The 47th entry in the 87th Precinct series begins with Detective Bert Kling standing at a phone kiosk in the pouring rain, getting soaking wet making a call that he didn't want to make from the station house. He's calling a woman to ask her for a date and doesn't want to make the call in front of any of his colleagues, especially if the woman turns him down. He'd be nervous enough as it is, but the woman he's calling, Sharyn Cooke, is also a cop. And she outranks him. And she's black. Kling is a white man who's never dated a black woman before and he has no idea what the woman is going to think when he asks her out.
Shortly thereafter, a young actress named Michelle Cassidy appears at the station house after first calling Detective Steve Carella to report that someone is threatening to stab her to death. Oddly, she's currently in rehearsals for a really bad play called Romance in which she plays the female lead whom someone is threatening to stab to death. It's bad enough to be cast in a play that stinks, she says, but it really sucks when life imitates art and someone is threatening to kill you for real.
The detectives take her information, but they have very little to go on and, practically before they can take any action at all, someone stabs the poor woman as she's passing an alley. Happily, the wound is not fatal, but shortly thereafter Cassidy opens her apartment door to someone who finishes the job in fine style.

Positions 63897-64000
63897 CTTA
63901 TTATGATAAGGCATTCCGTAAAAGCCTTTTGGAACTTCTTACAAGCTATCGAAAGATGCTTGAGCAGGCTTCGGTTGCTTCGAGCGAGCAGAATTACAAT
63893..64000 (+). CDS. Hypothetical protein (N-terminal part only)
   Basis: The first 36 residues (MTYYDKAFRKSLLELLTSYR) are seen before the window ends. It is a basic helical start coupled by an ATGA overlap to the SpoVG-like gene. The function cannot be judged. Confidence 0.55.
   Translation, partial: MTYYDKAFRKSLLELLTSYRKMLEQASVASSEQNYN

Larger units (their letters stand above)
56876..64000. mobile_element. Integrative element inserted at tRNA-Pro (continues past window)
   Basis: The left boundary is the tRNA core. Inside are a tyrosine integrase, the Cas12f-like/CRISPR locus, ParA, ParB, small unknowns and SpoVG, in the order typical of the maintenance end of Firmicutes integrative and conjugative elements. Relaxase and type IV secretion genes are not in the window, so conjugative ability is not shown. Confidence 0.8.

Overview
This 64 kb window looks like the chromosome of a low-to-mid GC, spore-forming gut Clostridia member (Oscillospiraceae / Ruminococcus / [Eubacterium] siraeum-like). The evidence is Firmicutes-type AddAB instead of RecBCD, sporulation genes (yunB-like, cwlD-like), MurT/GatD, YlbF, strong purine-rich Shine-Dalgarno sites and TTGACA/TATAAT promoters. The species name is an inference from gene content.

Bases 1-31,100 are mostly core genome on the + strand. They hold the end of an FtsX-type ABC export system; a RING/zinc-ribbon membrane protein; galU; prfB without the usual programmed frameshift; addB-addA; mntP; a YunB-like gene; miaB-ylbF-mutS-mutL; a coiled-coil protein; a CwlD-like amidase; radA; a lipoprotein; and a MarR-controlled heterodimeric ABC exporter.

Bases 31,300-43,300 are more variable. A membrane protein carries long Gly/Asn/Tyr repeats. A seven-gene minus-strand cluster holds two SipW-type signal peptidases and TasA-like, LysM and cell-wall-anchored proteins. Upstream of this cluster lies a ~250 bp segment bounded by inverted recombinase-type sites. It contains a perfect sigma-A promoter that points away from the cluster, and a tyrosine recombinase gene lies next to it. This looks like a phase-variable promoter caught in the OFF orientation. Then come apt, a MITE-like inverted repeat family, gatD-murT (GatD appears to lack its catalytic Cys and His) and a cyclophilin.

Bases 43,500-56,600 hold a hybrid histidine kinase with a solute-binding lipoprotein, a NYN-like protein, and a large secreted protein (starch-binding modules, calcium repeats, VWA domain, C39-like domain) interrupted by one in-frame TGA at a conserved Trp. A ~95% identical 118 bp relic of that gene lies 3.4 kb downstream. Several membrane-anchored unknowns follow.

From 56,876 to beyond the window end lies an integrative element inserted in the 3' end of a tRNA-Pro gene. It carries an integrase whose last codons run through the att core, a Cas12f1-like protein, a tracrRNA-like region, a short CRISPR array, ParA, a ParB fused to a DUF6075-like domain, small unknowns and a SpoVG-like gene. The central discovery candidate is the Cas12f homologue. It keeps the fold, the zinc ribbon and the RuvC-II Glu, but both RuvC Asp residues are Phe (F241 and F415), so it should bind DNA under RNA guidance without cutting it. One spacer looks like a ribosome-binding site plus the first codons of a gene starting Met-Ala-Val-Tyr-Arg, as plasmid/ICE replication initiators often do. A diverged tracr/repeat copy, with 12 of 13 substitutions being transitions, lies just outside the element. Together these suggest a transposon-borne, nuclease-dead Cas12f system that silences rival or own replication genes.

The two stories, Kling's attempts to romance Sharyn Cooke and the investigation into Ms. Cassidy's murder, constitute the backbone of the book. It's a very entertaining story, with some especially amusing scenes involving the self-important actors, writer, producers and others involved with the lousy play. They allege that they are heartbroken about the death of their leading lady, but truth to tell, the sordid details of her death are great publicity which will virtually guarantee that even a play this bad will be a hit.
My only reservation about the book is that is runs on a bit long and drains some of the fun out of the story in the process. As I noted in reviewing the last book in the series,Mischief, this book appeared in the mid-1990s, a time when the pulp crime novels of an earlier era that ran 60,000 words or so, were exploding into books a third again as long. Unfortunately, this didn't always mean that the stories were necessarily a third again as good. I enjoyed Romance, but it would have been better had it been a bit shorte